WASHINGTON — The House voted Thursday to reauthorize an expanded version of the landmark 1994 Violence Against Women Act without support from the Arkansas delegation.
The measure previously passed the Senate, and President Barack Obama said he would sign the bill into law “as soon as it hits my desk.”
The act, which Congress has twice reauthorized, provides services to victims of domestic and sexual violence. It lapsed in 2011 amid partisan disputes over key provisions.
The House took up the bill two weeks after it had cleared the Senate. After a GOP alternative was rejected, the House voted 286-138 in favor. Only 87 Republicans supported final passage – none from Arkansas.
Reps. Steve Womack, R-Rogers, Tim Griffin, R-Little Rock, and Rick Crawford, R-Jonesboro, voted for the Republican alternative but against the final bill. Rep. Tom Cotton, R-Dardanelle, voted against both.
Delegation members raised constitutional concerns over a provision that would allow tribal courts jurisdiction over non-Native Americans who are accused of committing an act of domestic violence on tribal lands.
“I could not support the Senate version because while protecting women, we must also protect our constitutional rights which the Senate version failed to afford U.S. citizens on tribal lands,” Womack said.
Sen. John Boozman, R-Ark., raised similar concerns two weeks ago when he voted against the bill. Sen. Mark Pryor, D-Ark., voted for it.
The National Congress of American Indians praised passage of the Senate-crafted bill for providing them the authority to prosecute non-American Indians defendants who assault Native American women on tribal land.
“With this authority comes a serious responsibility and tribal courts will administer justice with the same level of impartiality that any defendant is afforded in state and federal courts,” said NCAI President Jefferson Keel, who is lieutenant governor of the Chickasaw Nation in south central Oklahoma.
Oklahoma Rep. Tom Cole, R-Moore, voted for the Senate version and against the GOP alternative because it extended judicial and legal authority to Native American tribes. Cole is a member of the Chickasaw Nation.
“The absence of adequate judicial and legal authority given to tribes has made reservations places where domestic violence and sexual assaults are all too common,” Cole said. “Hunters know where to hunt; fishermen know where to fish. And predators know where to prey. The passage of the Violence Against Women Act gives tribes badly needed tools to combat the epidemic of violence and abuse in Indian Country.”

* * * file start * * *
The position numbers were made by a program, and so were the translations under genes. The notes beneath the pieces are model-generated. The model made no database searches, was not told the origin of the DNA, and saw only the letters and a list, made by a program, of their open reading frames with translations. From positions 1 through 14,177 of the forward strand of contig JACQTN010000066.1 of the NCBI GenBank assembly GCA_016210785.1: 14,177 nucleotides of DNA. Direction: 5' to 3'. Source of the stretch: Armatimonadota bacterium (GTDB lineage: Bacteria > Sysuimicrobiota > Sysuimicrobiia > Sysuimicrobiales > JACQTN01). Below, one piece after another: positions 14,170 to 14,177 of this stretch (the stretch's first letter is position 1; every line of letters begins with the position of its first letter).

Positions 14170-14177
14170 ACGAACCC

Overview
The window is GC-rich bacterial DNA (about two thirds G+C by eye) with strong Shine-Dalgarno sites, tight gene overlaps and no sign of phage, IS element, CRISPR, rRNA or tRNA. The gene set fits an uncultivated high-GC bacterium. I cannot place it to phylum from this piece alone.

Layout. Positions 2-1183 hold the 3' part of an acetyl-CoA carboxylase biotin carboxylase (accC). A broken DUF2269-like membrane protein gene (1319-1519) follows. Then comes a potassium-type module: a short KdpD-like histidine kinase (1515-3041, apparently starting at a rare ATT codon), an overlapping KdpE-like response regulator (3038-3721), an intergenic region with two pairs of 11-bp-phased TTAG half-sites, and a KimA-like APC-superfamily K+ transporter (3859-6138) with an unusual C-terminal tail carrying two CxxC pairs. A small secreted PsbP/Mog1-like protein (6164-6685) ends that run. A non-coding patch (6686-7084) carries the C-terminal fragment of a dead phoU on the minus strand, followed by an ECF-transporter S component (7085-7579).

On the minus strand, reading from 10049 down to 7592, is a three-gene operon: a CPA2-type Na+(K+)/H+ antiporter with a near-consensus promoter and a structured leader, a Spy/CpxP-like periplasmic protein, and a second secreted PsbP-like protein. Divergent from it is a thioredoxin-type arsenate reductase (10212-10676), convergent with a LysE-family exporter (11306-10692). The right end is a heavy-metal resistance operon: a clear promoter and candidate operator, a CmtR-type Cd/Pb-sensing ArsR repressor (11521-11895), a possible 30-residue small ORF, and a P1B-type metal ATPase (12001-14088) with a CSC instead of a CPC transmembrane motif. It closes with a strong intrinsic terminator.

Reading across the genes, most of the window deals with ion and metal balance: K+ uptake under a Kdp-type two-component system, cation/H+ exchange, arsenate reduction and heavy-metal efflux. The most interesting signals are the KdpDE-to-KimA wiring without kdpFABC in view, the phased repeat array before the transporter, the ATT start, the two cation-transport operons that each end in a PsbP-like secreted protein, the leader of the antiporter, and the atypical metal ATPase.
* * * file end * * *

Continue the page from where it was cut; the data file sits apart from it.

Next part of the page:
Congress has twice before reauthorized the Violence Against Women Act but allowed it to lapse in 2011. The Senate offered a similar reauthorization bill last year that House Republicans opposed because it would extend services to gay, immigrant and American Indian victims of domestic violence.
Griffin said he preferred the House alternative that would have extended the law for five years while strengthening criminal penalties, providing more resources for sexual assault investigations and care for victims.
Cotton opposed both versions over the tribal authority issue. The House alternative, he said, provided only a qualified right to U.S. citizens to opt for state and federal courts.
“American citizens accused of crimes on Indian reservations should have an unqualified option to proceed with their trials in state or federal court, which currently prosecute crimes against non-Indians arising out of Indian reservations. Without this protection, I could not support today’s legislation,” Cotton said.
Oklahoma Rep. Markwayne Mullin, R-Westville, also voted against both versions of the bill.
House Democrats overwhelmingly opposed the Republican alternative as a weaker version of the bill. They also raised concerns that it would strike protections for the gay, lesbian, bisexual and transgender community.
“By removing protections for LGBT Americans the Republican amendment appears to say that if you’re gay, or lesbian, or bisexual, or transgender, it’s OK to beat you up. VAWA will not help you,” said Rep. Jerrold Nadler, D-N.Y.
Obama issued a statement after the House vote praising their effort to strengthen the Violence Against Women Act by improving how victims of rape are treated and extending protections to Native American women and members of the LGBT community.
“Renewing this bill is an important step towards making sure no one in America is forced to live in fear, and I look forward to signing it into law as soon as it hits my desk,” he said.